Adventure Activities in Flagstaff -- Try if You Dare

Adventure Activiy Flagstaff

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Flagstaff, Ariz., is situated at the base of the San Francisco Peaks and is within miles of canyons, mountains, rivers, creeks and more. You can hike all the way up to the highest point in Arizona or search through the dark lava caves from an ancient volcanic eruption. Either way, you'll find yourself in an adrenaline junkie's outdoor heaven.

Here are five adventure activities in Flagstaff we dare you to try:

1. Hike to Humphreys Peak

To start off a trip to the Southwest, why not make your way to the highest point in Arizona at an elevation of about 12,000 feet? Humphreys Peak is a difficult and breathtaking hike that involves dense pine trees at the beginning and eventually evolves into a grueling trek over some of the only tundra in Arizona. The base of the hike is only a 30-minute drive up Highway 180 and a few miles up Snow Bowl Road. (You won't even need a four-wheel drive, since it is a completely paved road.)

This is the most rewarding hike you can take in the Flagstaff area. Once you have survived the difficult end of the hike over the gravelly and slippery tundra and ascended to the top, you will get a panoramic view of the Grand Canyon, the Painted Desert and the canyons of Sedona. The hike to the summit is only about 4.5 miles -- but don't let the distance fool you; those 4.5 miles are some of the most challenging uphill hiking you will ever do. At times, you may feel that it isn't even worth it as the summit eludes your every step, but I recommend that you keep going, you'll feel like you're in another world once you get to the top and you can't find a bigger sense of accomplishment anywhere.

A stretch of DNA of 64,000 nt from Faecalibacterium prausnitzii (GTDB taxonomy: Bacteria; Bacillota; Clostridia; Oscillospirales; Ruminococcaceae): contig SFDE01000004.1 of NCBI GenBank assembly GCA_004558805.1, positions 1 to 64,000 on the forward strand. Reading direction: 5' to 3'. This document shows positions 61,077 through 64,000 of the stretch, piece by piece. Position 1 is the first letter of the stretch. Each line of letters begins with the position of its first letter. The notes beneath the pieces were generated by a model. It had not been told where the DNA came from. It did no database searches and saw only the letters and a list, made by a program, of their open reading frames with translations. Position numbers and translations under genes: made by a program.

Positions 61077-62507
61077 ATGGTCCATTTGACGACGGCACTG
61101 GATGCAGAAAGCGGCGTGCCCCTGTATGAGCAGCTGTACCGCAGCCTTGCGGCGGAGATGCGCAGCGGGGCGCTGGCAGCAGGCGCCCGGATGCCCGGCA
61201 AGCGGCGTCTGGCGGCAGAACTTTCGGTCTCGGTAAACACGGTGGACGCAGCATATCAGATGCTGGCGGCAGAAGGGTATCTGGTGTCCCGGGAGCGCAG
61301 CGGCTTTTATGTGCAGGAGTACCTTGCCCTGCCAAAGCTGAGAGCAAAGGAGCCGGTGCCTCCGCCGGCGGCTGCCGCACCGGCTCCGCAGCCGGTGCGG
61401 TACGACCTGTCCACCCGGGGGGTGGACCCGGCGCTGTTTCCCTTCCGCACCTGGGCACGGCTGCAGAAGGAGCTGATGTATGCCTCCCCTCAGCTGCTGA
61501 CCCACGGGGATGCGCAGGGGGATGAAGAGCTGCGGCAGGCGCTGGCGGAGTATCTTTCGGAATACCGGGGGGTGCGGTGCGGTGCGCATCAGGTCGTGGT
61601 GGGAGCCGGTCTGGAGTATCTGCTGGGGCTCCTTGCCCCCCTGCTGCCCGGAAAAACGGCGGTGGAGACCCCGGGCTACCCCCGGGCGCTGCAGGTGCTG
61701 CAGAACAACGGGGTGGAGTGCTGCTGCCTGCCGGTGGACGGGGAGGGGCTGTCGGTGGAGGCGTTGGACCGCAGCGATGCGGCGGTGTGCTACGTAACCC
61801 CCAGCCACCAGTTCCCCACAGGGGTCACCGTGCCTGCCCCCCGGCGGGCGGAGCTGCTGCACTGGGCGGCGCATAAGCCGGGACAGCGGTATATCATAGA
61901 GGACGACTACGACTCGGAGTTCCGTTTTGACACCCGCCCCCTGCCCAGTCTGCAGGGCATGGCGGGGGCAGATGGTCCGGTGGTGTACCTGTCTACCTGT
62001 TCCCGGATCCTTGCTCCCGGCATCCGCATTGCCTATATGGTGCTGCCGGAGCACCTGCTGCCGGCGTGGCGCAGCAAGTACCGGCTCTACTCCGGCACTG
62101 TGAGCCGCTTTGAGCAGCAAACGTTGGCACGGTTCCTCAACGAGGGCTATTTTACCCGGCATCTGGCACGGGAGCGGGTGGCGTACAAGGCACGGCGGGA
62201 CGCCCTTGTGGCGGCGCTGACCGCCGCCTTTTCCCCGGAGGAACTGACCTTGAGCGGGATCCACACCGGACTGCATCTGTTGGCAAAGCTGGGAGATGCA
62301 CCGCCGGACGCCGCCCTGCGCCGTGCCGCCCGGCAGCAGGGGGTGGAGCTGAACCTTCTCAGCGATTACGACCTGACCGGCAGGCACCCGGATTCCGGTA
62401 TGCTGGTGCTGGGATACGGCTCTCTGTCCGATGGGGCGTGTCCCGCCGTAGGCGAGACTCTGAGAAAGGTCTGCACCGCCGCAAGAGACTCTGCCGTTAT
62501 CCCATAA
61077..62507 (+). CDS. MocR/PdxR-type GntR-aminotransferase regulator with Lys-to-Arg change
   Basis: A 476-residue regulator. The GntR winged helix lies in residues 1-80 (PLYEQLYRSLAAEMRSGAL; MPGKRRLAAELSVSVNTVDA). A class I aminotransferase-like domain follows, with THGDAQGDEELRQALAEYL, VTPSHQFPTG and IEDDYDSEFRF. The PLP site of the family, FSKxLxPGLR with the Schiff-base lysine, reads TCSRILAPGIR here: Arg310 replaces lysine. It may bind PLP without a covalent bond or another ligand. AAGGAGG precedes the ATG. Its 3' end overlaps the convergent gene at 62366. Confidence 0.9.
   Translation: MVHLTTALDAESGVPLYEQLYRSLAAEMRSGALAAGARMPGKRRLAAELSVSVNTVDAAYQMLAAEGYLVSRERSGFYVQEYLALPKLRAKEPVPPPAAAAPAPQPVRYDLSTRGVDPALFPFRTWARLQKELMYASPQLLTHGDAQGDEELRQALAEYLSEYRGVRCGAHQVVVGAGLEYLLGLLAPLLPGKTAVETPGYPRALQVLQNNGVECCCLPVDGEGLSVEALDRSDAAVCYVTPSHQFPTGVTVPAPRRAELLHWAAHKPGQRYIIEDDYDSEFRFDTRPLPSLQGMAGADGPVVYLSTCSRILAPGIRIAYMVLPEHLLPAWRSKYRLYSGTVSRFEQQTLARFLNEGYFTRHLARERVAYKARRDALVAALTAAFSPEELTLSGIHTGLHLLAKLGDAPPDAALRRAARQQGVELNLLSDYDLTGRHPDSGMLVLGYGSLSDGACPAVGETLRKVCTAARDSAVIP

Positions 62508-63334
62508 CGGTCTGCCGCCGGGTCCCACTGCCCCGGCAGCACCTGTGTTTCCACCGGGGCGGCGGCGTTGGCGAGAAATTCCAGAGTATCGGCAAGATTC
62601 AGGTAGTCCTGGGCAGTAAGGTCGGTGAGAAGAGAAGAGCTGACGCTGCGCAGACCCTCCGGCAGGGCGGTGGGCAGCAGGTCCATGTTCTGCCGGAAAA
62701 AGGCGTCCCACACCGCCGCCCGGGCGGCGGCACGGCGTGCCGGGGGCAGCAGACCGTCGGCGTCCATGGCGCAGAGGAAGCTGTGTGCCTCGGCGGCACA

Starting point: The Snowbowl lower parking lot

2. Eat like the natives do

After you've exhausted yourself hiking in Arizona, you might want to give yourself some sustenance before heading out again. Flagstaff has great dining options -- and one of the most unique, and filling, options is MartAnne's, a quaint New Mexico-style restaurant n the heart of downtown. When you enter MartAnne's you'll be transported to the southwestern Mexican tradition of bright food and decorations. Our favorite item on the menu is the chilaquiles, a plate full of crisp tortilla strips, eggs, pork and either red or green chile sauce. The dish will leave you full for the rest of the day.